Elsewhere, the director imbues Vera Drake with a somewhat artificial flavor. True, the film’s 1950s working-class environment looks real — cramped homes and ugly clothes — but Leigh, as usual, overdoes the unattractiveness of his characters. His laborers have bad teeth and funny faces, and several of them look like they might belong in a mental institution. (Alex Kelly’s Ethel, Vera’s pathologically shy daughter, is a typical inhabitant of Mike Leigh’s Mondo Labor.) Worse yet, Leigh treats them like children — sympathetically, of course, but with a not inconsiderable degree of condescension.
In spite of the meticulous preparations and rehearsals that go into Leigh’s projects — or perhaps because of them — several performances feel much too carefully calculated. Even so, a few of the supporting players deliver excellent work, most notably Ruth Sheen as the no-nonsense Lily, whose brittle haughtiness is one of the highlights of the film, and Eddie Marsan as Reg, Ethel’s introspective suitor.
When, during a particularly dismal Christmas celebration at the Drakes, Reg tells Vera that the party is the best he has ever been to, "smashing," I was left wondering about the character’s sanity and lack of tact, but I never doubted Marsan’s sincerity as an actor. What could have been a ridiculous sequence is made quite touching by his performance. On a larger scale, the film itself is saved time and again by the performance of its star.
Imelda Staunton succeeds in displaying saintly character traits that almost invariably end up seeming sugary and phony, for Vera is not only selflessly kind, she is also brave, naïve, gentle, cuddly, and childlike. She is Joan of Arc, Florence Nightingale, and Minnie Mouse all rolled into one. And if that weren’t enough, she talks the talk and walks the walk of those little fairy godmothers of Disney cartoons, her magic wand being the long rubber tube she inserts into her patients’ vaginas. A few short words, and voilà! Pregnancy over.
If all this sounds utterly ridiculous, well, it is. But Staunton is such a consummate actress, tackling her role with such gusto and honesty that when Vera sheds a little tear here, a bigger one there, I didn’t feel like slapping her out of her misery. Instead, I wanted to hug her while shedding my own big and small tears, too. That is how convincing she is as a personification of goodness, the likes of which have rarely been seen on screen.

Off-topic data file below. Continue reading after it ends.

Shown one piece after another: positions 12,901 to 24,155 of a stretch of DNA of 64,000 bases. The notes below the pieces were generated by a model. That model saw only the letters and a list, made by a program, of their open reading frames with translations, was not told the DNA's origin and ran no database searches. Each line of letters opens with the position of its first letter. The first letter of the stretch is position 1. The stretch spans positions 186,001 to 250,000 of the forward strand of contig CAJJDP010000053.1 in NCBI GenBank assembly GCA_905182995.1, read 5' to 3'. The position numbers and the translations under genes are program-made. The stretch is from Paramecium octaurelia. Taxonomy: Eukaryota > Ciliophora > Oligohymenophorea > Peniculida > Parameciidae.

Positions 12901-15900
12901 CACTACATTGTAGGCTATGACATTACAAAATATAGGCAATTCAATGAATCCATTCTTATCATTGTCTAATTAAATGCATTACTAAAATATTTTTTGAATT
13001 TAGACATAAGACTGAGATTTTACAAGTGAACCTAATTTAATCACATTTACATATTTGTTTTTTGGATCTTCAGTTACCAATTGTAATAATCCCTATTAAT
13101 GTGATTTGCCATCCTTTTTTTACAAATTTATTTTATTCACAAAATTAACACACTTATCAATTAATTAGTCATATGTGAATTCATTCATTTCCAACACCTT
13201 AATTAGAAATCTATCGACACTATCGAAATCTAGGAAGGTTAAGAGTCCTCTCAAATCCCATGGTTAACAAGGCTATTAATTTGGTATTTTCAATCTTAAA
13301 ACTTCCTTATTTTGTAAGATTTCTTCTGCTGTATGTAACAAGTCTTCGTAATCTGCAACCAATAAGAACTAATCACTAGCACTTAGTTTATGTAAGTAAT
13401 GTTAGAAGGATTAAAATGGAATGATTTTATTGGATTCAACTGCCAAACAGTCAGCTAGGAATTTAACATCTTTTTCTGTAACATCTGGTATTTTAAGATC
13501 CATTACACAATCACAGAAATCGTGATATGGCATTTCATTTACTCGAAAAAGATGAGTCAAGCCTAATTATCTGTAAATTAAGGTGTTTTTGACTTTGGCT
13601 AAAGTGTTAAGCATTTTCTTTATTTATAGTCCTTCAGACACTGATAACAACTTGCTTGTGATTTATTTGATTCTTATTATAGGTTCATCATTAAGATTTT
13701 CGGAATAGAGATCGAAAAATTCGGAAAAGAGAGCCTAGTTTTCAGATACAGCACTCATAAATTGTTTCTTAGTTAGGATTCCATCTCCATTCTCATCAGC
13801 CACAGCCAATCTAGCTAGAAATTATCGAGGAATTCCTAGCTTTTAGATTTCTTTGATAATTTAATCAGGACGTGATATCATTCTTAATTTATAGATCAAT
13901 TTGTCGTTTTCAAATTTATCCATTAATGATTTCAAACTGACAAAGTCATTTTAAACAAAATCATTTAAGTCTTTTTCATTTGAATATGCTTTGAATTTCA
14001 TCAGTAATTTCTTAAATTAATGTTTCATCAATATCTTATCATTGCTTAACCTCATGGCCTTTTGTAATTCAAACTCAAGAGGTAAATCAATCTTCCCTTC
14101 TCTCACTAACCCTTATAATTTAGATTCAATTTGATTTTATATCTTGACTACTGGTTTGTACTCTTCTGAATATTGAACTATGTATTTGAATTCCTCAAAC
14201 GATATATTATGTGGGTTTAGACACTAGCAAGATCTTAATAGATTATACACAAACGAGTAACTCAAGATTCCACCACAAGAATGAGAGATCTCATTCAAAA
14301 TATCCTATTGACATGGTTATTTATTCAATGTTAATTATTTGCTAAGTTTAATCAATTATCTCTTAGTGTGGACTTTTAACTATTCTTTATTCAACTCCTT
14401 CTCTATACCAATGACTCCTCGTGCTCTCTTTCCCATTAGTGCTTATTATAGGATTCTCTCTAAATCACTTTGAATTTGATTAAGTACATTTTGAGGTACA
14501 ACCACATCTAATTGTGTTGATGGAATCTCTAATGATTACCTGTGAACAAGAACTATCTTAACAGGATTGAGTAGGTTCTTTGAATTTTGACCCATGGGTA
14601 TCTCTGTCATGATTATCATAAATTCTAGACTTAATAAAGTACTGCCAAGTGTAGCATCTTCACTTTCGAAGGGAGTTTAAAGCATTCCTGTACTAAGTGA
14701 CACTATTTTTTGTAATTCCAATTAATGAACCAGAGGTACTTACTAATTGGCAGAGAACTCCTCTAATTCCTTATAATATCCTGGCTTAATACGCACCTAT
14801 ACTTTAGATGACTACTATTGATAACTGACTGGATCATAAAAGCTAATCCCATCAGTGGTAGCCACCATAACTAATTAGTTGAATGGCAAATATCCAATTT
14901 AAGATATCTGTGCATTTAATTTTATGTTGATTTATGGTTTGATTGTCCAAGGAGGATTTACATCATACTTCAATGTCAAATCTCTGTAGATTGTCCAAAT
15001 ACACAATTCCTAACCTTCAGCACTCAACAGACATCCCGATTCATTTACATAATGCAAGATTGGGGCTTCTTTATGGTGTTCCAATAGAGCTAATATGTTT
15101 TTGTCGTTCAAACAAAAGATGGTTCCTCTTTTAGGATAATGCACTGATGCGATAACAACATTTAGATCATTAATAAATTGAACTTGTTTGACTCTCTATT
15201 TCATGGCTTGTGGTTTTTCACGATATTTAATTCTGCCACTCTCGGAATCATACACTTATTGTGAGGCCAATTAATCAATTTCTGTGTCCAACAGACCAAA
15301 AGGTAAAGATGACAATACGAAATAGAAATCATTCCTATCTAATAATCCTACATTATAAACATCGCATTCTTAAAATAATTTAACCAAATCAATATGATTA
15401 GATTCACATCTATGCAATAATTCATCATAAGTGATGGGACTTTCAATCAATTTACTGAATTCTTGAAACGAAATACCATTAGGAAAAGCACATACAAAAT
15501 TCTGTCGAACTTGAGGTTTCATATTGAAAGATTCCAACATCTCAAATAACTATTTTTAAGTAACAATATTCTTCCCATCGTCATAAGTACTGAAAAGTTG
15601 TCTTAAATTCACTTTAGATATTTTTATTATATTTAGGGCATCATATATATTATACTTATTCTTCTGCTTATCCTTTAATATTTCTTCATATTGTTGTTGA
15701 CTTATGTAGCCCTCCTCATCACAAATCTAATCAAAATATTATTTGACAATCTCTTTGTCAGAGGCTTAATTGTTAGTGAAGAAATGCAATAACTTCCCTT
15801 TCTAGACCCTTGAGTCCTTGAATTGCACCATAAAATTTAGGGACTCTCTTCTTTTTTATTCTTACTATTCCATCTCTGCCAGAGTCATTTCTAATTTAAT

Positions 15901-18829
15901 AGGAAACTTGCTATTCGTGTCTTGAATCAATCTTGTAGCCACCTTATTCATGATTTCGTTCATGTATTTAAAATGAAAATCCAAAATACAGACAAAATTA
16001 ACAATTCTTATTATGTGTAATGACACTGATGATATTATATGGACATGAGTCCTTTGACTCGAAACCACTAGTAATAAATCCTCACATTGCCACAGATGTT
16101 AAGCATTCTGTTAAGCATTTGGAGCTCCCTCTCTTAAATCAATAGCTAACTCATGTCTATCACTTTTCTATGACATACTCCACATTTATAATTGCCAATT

In the hands of most other performers, Vera would doubtlessly have begged for our sympathy while suffering under the thumb of an unpitying justice system. Capable actors, from Charles Chaplin as the poor little tramp to Brenda Blethyn as the poor little single mother in Leigh’s own Secrets & Lies, have frequently fallen into the hole of self-pity.
Had Vera Drake been made in 1950s Italy, the — slightly altered — title role would most likely have been played by Giulietta Masina. Masina was an expert at using her enormous, sad eyes to beg audiences for compassion, as can be attested in Federico Fellini’s La Strada and Nights of Cabiria. Staunton never resorts to such tactics. Overflowing with kindness and light, she knows we will care even more if she refuses to ask for our pity.
If only Mike Leigh trusted his audience as much. Despite having stacked nearly all cards in Vera’s favor, Leigh still insists on making sure we realize that Vera is morally superior to those who judge her. For instance, after our heroine’s big secret is revealed her selfish and — horrors! — highly sexual sister-in-law, the bourgeois Joyce (Heather Craney), has the gall to remark, "How could she be so selfish?" How indeed.
Fortunately, Imelda Staunton trusts us unconditionally. As a result, Vera Drake stands tall atop this actress’ tiny — but incredibly powerful — shoulders.
Note: A version of this Vera Drake review was initially posted in November 2004.
3 Academy Award Nominations
Best Direction: Mike Leigh
Best Actress: Imelda Staunton
Best Original Screenplay: Mike Leigh